VDE Präsident Alf Henryk Wulf

VDE Präsident Alf Henryk Wulf

| Sarah Kastner / VDE
2023-06-30 publication

From the street to the lecture hall

An appeal from VDE President Alf Henryk Wulf

VDE dialog - the technology magazine

It has been a long time since we last saw a new generation as politically active, energetic and confident in their cause as today’s young people. Their demands: “Stop global warming”, “Achieve the 1.5-degree target”, “Climate neutrality by 2045 at the latest”. The list goes on, and every single point is correct and justified. But it’s not enough to just take to the streets, and people gluing themselves to the streets won’t solve the problem, either.

That’s why I find myself wondering: how can we better communicate to children and young people that protests alone won’t change anything? Certainly, the Fridays for Future movement is hugely important when it comes to shaking things up and opening everyone’s eyes to the problem. Now, however, it’s a matter of turning words into action. Policy-makers need to create the conditions for this, but then it’s up to us to work together on what needs to be done.

It’s time to roll up our sleeves. To take responsibility! And to do that, we need all the concerned young people out there. They have clearly recognized the signs of the times and are worried about the world. Now they have to show that they really are willing to improve it together with us.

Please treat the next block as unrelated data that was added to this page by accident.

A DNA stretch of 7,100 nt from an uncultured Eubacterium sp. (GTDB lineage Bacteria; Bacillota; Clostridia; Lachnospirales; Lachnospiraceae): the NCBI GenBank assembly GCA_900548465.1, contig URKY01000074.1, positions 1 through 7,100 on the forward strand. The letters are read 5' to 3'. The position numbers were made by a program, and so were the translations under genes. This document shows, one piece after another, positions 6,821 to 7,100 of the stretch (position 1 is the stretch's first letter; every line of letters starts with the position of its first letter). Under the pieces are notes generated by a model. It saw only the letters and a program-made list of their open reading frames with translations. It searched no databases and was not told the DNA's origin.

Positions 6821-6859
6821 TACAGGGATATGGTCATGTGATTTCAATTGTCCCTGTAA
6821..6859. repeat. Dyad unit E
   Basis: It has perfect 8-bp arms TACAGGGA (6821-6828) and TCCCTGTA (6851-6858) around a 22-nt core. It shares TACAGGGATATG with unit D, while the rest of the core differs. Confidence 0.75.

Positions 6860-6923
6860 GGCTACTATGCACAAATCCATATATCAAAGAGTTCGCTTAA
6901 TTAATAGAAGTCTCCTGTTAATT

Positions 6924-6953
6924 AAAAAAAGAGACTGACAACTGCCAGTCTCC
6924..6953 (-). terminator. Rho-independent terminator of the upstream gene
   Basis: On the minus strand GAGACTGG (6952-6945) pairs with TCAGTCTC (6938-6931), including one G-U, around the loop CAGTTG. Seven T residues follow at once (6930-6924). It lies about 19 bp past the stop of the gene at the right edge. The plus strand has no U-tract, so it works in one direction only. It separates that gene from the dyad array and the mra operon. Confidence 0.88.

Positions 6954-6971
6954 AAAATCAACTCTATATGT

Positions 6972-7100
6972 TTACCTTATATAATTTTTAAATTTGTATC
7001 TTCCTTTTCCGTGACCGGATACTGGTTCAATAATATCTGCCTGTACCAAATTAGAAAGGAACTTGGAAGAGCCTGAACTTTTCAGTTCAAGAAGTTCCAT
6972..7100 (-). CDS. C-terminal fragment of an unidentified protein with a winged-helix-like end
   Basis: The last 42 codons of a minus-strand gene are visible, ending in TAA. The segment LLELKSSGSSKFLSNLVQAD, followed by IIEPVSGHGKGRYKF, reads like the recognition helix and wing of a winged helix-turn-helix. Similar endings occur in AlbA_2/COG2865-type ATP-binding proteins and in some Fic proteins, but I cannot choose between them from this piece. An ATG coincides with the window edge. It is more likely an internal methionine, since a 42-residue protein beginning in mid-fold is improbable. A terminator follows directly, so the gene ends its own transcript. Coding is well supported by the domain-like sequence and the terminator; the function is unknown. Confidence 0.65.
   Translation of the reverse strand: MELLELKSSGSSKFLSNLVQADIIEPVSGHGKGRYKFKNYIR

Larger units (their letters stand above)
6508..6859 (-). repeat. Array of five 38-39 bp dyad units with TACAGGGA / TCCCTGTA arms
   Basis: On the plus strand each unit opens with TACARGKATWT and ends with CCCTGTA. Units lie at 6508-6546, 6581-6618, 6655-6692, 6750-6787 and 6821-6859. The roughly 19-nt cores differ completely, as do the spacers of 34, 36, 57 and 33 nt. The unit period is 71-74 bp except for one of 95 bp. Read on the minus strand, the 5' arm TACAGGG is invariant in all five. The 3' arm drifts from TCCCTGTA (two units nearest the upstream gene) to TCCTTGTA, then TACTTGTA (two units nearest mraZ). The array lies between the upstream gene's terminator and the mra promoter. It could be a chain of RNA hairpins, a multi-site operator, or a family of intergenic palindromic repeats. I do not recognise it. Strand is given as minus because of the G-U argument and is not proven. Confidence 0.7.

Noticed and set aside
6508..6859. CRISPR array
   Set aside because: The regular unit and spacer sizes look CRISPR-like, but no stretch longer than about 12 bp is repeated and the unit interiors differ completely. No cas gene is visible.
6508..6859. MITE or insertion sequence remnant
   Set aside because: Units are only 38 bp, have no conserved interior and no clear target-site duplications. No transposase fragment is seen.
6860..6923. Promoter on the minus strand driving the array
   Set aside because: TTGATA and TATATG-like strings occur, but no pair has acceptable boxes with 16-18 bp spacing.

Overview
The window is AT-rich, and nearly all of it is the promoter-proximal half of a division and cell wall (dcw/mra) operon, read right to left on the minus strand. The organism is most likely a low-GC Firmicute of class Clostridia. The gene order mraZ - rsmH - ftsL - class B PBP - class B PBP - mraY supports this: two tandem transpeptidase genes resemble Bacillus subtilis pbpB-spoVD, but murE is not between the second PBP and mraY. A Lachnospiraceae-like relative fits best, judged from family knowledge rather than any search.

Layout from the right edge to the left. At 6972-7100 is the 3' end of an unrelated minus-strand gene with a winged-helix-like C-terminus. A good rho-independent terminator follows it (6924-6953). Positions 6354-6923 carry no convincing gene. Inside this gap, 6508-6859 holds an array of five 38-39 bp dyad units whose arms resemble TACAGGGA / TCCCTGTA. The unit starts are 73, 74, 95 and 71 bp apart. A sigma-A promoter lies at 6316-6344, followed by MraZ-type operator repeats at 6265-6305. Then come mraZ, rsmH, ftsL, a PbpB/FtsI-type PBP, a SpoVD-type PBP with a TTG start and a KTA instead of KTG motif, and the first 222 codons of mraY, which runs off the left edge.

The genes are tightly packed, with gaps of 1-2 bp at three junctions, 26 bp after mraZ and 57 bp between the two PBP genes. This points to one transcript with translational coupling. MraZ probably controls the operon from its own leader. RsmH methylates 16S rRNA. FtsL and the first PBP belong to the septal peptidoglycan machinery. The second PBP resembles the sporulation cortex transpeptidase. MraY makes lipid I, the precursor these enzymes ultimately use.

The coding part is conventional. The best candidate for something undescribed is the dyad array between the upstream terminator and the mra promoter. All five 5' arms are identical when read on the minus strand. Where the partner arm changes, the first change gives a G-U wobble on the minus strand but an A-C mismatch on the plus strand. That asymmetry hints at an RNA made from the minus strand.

Yes, we need a fundamental transformation – in energy, as well as in heat and mobility. We’d be wise to implement an all-electric society as soon as possible! But to do that, we also need young people who want to make this profound change in our economy and society possible; who want to question the way things are and make something new. We need young people who are creative, innovative and enthusiastic to develop the necessary technologies and help implement them.

Studying electrical engineering provides a basis for tackling all these issues and making our country fit for the future. That makes the dramatic decline in students and graduates and the resulting shortage of skilled workers in this field all the more worrying. If we fail to turn things around, we’ll just be left with demands and empty words. We cannot let that happen!